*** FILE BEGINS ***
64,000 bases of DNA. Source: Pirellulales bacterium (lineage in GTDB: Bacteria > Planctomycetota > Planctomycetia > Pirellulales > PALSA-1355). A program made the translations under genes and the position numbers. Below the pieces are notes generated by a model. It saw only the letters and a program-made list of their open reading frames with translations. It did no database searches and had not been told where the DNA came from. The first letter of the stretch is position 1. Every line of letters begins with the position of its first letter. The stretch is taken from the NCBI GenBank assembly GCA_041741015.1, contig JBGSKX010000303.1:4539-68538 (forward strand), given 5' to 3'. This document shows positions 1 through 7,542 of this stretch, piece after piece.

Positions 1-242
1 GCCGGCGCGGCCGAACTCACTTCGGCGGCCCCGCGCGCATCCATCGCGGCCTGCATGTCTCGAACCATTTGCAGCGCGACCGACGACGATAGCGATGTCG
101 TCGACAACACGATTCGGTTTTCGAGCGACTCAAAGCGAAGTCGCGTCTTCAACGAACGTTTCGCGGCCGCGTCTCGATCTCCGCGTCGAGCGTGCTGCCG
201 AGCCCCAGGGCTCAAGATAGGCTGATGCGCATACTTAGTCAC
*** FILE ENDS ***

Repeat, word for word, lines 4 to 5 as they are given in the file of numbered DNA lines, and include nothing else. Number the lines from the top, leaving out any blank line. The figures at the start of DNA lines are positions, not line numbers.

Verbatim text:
101 TCGACAACACGATTCGGTTTTCGAGCGACTCAAAGCGAAGTCGCGTCTTCAACGAACGTTTCGCGGCCGCGTCTCGATCTCCGCGTCGAGCGTGCTGCCG
201 AGCCCCAGGGCTCAAGATAGGCTGATGCGCATACTTAGTCAC